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Rule Book Research: Rules Ignored in Game 5

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The Minnesota Wild have to move on from their heart-breaking loss to the Colorado Avalanche in Game 5, but the fans are are hardly getting over it that easy.

Zach Parise was dealt blows to the back of his head in Game 1 by Erik Johnson
Zach Parise was dealt blows to the back of his head in Game 1 by Erik Johnson
Chris Humphreys-USA TODAY Sports

Game 5 of the Stanley Cup Quarterfinals was a good game marred by terrible officiating. It was bad for both sides. From plays that the announcers assumed a penalty would be called on Colorado, in-turn ended up being a power play. A phantom goal-tender interference call on Mikael Granlund, and why in the hell did Gabriel Landeskog not get tossed for pushing a referee/linesman while being escorted to the box?

I pulled out the rule book so you can determine what that calls should have been. I'll tell you, there was a lot of them. For instance, the rule for interference is a long dissertation that, frankly, I will just link to here.

I pulled Rule 40 because it directly describes situations in which players use force on an official. Any other league would have flagged, "T'd up", or red carded him in a second.


Clearly, Landskog should have been tossed fromthe game and, at a minimum, should be suspended for 3 games. But, since he was never ejected, the process for supplemental discipline was never started..

Gabriel Landeskog was a menace all night. He lost his stick in the defensive zone then tried to grab Mikko Koivu's stick. Immediately, this should have been called for Holding the Stick. Koivu would try and wrestle his stick from the hands of Landeskog, but Landeskog would end up tackling him then lay some hay-makers to the back of his head and drive his head into the ice. Some how is all of this, the referee crew of Meier and Sutherland found it fit to call coincidental minors for roughing.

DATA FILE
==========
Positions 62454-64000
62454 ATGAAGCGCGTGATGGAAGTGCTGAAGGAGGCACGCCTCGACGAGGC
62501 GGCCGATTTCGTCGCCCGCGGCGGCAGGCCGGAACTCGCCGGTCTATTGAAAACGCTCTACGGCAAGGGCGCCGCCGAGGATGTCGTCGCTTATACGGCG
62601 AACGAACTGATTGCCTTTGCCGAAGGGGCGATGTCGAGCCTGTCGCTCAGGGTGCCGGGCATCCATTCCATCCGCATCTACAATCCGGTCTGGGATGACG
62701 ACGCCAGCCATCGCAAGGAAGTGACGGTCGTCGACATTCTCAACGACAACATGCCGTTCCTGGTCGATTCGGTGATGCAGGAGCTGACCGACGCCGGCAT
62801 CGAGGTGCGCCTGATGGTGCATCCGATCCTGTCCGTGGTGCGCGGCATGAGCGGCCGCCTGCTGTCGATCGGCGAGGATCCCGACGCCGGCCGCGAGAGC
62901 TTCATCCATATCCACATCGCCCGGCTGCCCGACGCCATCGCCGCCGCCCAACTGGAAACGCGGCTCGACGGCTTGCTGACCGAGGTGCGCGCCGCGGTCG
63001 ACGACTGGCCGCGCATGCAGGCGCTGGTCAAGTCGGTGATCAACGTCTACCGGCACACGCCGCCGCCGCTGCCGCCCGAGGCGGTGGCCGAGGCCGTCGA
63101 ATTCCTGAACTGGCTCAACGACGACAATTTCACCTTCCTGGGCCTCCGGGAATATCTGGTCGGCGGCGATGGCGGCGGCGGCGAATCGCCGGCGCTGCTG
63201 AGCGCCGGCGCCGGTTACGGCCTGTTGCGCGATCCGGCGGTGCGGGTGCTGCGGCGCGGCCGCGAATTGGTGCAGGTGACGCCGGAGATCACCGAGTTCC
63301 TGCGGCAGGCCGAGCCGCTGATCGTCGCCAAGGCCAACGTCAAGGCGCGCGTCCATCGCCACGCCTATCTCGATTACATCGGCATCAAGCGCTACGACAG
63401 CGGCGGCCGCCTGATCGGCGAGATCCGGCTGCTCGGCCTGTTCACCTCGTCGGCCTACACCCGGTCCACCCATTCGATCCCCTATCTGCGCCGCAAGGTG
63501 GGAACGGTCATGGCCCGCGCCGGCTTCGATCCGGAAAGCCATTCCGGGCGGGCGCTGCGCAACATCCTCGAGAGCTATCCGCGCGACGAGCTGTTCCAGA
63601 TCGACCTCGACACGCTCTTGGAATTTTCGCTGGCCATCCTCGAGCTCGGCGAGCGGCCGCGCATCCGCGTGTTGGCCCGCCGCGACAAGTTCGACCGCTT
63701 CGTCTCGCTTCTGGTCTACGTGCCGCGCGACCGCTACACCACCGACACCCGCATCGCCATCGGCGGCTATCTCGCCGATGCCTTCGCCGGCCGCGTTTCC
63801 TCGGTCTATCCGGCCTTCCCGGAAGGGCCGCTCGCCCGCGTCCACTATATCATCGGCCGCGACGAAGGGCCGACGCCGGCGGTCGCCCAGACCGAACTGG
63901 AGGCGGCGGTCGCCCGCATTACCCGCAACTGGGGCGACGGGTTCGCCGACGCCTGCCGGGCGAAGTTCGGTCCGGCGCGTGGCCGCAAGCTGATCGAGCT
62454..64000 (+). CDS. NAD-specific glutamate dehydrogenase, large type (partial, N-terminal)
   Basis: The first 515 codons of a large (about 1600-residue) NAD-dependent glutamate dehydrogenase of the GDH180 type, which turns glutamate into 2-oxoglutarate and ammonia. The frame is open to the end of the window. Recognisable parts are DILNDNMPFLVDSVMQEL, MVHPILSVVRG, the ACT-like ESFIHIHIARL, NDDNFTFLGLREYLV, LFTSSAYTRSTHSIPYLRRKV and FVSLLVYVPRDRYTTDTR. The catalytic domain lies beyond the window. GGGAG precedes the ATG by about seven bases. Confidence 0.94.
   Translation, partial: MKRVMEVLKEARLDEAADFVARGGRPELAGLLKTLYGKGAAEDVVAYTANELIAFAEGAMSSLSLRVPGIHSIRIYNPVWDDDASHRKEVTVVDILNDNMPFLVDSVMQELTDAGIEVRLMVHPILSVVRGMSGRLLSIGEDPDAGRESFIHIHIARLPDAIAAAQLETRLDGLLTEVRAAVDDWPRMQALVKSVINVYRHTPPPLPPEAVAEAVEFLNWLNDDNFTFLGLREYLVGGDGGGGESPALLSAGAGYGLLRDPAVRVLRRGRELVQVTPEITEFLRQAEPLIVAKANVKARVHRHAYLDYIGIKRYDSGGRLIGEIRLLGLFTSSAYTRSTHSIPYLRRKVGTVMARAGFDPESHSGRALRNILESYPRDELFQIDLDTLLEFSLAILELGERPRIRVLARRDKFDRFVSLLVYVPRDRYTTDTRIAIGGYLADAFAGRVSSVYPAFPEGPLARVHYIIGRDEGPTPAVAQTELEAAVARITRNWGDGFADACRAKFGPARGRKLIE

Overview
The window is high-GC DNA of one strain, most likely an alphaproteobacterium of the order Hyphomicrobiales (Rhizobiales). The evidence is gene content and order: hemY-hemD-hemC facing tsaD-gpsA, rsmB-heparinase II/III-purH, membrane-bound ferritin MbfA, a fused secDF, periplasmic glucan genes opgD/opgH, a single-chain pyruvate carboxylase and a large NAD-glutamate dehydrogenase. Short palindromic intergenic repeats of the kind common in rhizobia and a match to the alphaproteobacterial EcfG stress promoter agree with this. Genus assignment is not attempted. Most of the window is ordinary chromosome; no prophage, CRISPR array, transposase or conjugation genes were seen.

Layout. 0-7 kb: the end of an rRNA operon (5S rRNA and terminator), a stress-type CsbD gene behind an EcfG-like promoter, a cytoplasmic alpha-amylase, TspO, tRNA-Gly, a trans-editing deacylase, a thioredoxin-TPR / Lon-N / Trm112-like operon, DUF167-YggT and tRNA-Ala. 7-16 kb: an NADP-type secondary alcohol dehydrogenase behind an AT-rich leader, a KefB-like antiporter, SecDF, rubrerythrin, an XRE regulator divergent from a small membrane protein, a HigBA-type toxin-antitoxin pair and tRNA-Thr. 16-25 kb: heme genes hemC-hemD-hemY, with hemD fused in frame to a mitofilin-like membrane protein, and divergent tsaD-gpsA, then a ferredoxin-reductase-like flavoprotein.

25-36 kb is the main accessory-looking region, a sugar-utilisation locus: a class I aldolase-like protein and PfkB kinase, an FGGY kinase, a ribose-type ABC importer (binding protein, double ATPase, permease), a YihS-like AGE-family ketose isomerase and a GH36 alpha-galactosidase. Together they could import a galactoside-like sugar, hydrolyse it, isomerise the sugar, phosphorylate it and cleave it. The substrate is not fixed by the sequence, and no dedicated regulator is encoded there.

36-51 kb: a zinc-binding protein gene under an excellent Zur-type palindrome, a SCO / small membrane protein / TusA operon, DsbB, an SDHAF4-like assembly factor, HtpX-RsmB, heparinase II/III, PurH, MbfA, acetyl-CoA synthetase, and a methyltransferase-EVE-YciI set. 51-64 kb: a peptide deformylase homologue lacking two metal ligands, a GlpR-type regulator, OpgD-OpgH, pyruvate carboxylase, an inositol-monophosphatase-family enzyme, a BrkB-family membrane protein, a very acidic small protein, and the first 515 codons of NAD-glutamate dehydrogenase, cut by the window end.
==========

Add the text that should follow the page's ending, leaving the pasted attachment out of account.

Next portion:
Sure it was an altercation, but Koivu was hardly a willing participant.

The fact that Matt Moulson was hit from behind on his way to the bench by Cody McLeod, and some how Charlie Coyle got the only minor out of that whole kerfuffle that ensued is beyond me. Moulson did not have possession of the puck at the time of contact, nor did he just give up possession of the puck which means the window of finishing checks never existed. Classic case of interference or blatant roughing.

Then we move to the series of events that led to the game-tying goal. As you may remember, Koivu forced a turnover just inside the Wild blue line. He made a diagonal. cross-ice pass that was too far for Charlie Coyle. Coyle tried to hustle to the puck, but had his open hand held by Andre Benoit, essentially negating an opportunity at the empty net. This falls under Holding.


With that non-call by the officiating crew, the puck was played up the boards to Paul Stastny. Nathan MacKinnon was a step over the blue line which should have resulted in an offsides infraction.


The linesman was not in position to view the play, and did not whistle the play dead, as it should have been called. Instead Stastny would get an opportunity on Darcy Kuemper, corral the rebound and dish it out front to a crashing Parenteau who would even the score at three.

The game would head into overtime and of course MacKinnon (did you know he is just 18 years old?) would end the game with a nice effort and goal to propel the Avalanche to a 3-2 series lead.

Wild fans on the Twitterverse blew up with accusations that the refs were, "paid off," or the the NHL, "had the fix in." First off, this isn't the NBA. Secondly, complain about the utter incompetence of the game officials, not that they had this game rigged. Ultimately, the Wild didn't make the right plays, or enough plays, in the final minutes of Game 5 to win the game. It just made it harder when they were seemingly battling the referees as well.

This video is courtesy of @KenSolomon